If we consider the 'Paradise Lost' with respect to instruction, it is the deepest and the wisest of all the uninspired poems which ever were written: and what poem can be good, which does not satisfy the understanding?

Of almost all other poems it may be said, that they are intended more for delight than instruction; and instruction in poetry will not do without delight: yet when to the highest delight is added the most profound instruction, what fame can equal the value of the composition? Such unquestionably is the compound merit of the Paradise Lost.' It is a duty imperious on him who has an intellect capable of receiving this instruction, not to neglect the cultivation of it; in him who understands the English language, the neglect to study this poem is the neglect of a positive duty: here is to be found in combination what can be learned nowhere else.

There is a mode of presenting objects to the imagination, which purifies, sharpens,

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and exalts the mind: there may be mere sports of the imagination, which may be innocent, but fruitless. Such is never Milton's produce; he never indulges in mere ornament or display: his light is fire, and nutriment, and guidance: like the dawn of returning day to the vegetation of the earth, which dispels the noxious vapours of night, and pierces the incumbent weight of the air; it withdraws the mantle of dim shadows from common minds, and irradiates them with a shining lamp. As to what are called the figures of poetry, in which Pope deals so much, they are never admitted by the solid and stern richness of Milton.

The generality even of the better classes of poetry is not the food of the mind, but its mere luxury; Milton's is its substance, its life, its essence: he introduces the gravest, the most abstruse, the most learned topics into his poetry; and by a spiritual process, which he only possesses, converts them into the very essence of poetical inspiration. I assert, in defiance of Dryden, that there are no flats in Milton: inequalities there are; but they are not flats, in Dryden's sense of the word. Dryden was a man of vigorous talent, but he was an artist in poetry: if active and powerful talent is genius, then he had genius; otherwise not: a clear perception and vigorous expression is not genius. Dryden had not a creative mind; Milton was all creation: we want new ideas, not old ones better dressed. Dryden thought that what was not worked up into a pointed iambie couplet was flat: he valued not the ore; he deemed that the whole merit lay in the use of the tool, and the skill of its application. Milton said, "I am content to draw the pure golden ore from the mine, and I will not weaken it by over-polish."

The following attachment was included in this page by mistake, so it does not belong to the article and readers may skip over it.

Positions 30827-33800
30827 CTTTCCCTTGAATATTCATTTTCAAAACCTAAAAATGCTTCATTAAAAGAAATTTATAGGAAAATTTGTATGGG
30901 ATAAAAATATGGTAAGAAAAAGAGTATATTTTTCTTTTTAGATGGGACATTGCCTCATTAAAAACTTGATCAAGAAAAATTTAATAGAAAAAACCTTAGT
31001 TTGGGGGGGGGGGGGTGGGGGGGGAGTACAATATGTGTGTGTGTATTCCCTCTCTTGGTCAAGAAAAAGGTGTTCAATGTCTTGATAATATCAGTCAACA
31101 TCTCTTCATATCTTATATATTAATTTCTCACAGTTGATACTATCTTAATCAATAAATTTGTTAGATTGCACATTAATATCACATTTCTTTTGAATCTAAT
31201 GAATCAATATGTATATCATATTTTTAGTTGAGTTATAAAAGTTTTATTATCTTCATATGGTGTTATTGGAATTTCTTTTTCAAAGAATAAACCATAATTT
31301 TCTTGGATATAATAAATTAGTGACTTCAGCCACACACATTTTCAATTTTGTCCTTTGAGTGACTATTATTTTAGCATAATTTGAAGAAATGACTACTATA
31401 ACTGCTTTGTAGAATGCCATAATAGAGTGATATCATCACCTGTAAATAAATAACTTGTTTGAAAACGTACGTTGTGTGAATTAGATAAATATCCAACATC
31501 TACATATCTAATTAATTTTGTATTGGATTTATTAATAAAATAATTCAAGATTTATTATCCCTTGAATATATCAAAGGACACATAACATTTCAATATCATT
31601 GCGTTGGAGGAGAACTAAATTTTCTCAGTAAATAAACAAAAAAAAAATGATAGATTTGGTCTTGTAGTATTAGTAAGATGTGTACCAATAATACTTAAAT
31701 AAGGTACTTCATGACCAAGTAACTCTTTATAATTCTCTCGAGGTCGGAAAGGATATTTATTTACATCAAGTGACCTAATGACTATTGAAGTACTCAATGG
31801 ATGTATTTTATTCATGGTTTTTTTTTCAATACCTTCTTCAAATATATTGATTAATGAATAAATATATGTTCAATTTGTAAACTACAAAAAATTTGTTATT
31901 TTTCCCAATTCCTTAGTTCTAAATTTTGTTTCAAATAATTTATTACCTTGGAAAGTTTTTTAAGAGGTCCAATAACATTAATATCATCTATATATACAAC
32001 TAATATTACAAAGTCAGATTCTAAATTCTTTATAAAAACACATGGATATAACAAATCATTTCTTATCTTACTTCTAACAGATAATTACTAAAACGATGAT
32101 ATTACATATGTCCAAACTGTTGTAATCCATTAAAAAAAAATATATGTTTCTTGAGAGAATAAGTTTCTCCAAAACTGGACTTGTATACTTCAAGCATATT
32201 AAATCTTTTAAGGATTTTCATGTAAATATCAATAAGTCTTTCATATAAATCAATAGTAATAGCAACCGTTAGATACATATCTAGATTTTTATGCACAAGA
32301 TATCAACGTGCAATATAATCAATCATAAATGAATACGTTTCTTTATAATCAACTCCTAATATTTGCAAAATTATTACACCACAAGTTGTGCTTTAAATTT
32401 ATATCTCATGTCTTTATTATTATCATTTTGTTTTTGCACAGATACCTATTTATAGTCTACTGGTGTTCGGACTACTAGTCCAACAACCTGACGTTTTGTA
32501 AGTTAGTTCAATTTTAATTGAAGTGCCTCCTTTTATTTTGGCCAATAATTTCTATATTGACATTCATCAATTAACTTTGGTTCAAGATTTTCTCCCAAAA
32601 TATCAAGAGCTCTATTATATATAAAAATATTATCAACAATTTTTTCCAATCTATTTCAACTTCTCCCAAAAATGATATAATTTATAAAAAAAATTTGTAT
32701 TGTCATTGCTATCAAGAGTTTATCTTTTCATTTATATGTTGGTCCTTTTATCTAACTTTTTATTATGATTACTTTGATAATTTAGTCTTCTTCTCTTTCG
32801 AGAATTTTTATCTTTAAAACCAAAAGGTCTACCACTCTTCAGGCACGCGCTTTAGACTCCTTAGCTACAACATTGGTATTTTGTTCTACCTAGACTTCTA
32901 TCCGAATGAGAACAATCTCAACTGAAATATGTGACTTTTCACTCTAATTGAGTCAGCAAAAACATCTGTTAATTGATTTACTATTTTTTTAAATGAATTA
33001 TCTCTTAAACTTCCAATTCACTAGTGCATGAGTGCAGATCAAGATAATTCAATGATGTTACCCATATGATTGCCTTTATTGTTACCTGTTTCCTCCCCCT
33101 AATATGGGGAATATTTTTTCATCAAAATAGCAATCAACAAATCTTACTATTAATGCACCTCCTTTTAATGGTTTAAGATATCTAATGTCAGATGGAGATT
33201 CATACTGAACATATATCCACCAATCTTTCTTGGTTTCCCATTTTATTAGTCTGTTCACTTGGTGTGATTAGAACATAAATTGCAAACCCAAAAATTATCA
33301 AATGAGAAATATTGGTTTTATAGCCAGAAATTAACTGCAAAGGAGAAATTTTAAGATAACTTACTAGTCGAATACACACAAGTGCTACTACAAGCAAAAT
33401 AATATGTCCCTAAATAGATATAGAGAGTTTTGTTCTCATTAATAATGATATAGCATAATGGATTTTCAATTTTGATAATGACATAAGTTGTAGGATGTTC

The merit of Milton was, that he used his gigantic imagination to bring into play his immense knowledge. Heaven, Hell, Chaos, and the Earth, are stupendous subjects of contemplation: three of them we can conceive only by the strength of imagination; the fourth is partly exposed to our senses, but can be only dimly and partially viewed except through the same power. Who then shall dare to say, that the genius most fitted to delineate and illustrate these shadowy and evanescent wonders, and who has executed this work in a manner exceeding all human hope, has not performed the most instructive, as well as the most delightful of tasks? and who shall dare to deny that such a production ought to be made the universal study of the nation which brought it .forth?

Before such a performance all technical beauties sink to nothing. The question is,— are the ideas mighty, and just, and authorized; and are they adequately expressed? If this is admitted, then ought not every one to read this poem next to the Bible? So thought Bishop Newton. But Johnson has the effrontery to assert, that though it may be read as a duty, it can give no pleasure: for this, Newton seems to have pronounced by anticipation the stigma due to him. Is any intellectual delight equal to that which a high and sensitive mind derives from the perusal of innumerable passages in every book of this inimitable work of poetical fiction?-The very story never relaxes: it is thick-wove with incident, as well as sentiment, and argumentative grandeur: and how it closes, when the archangel waves the "flaming-brand" over the eastern gate of Paradise; and, on looking back, Adam and Eve saw the "dreadful faces" and "fiery arms" that "throng'd" round it!-In what other poem is any passage so heart-rending and so terrible as this?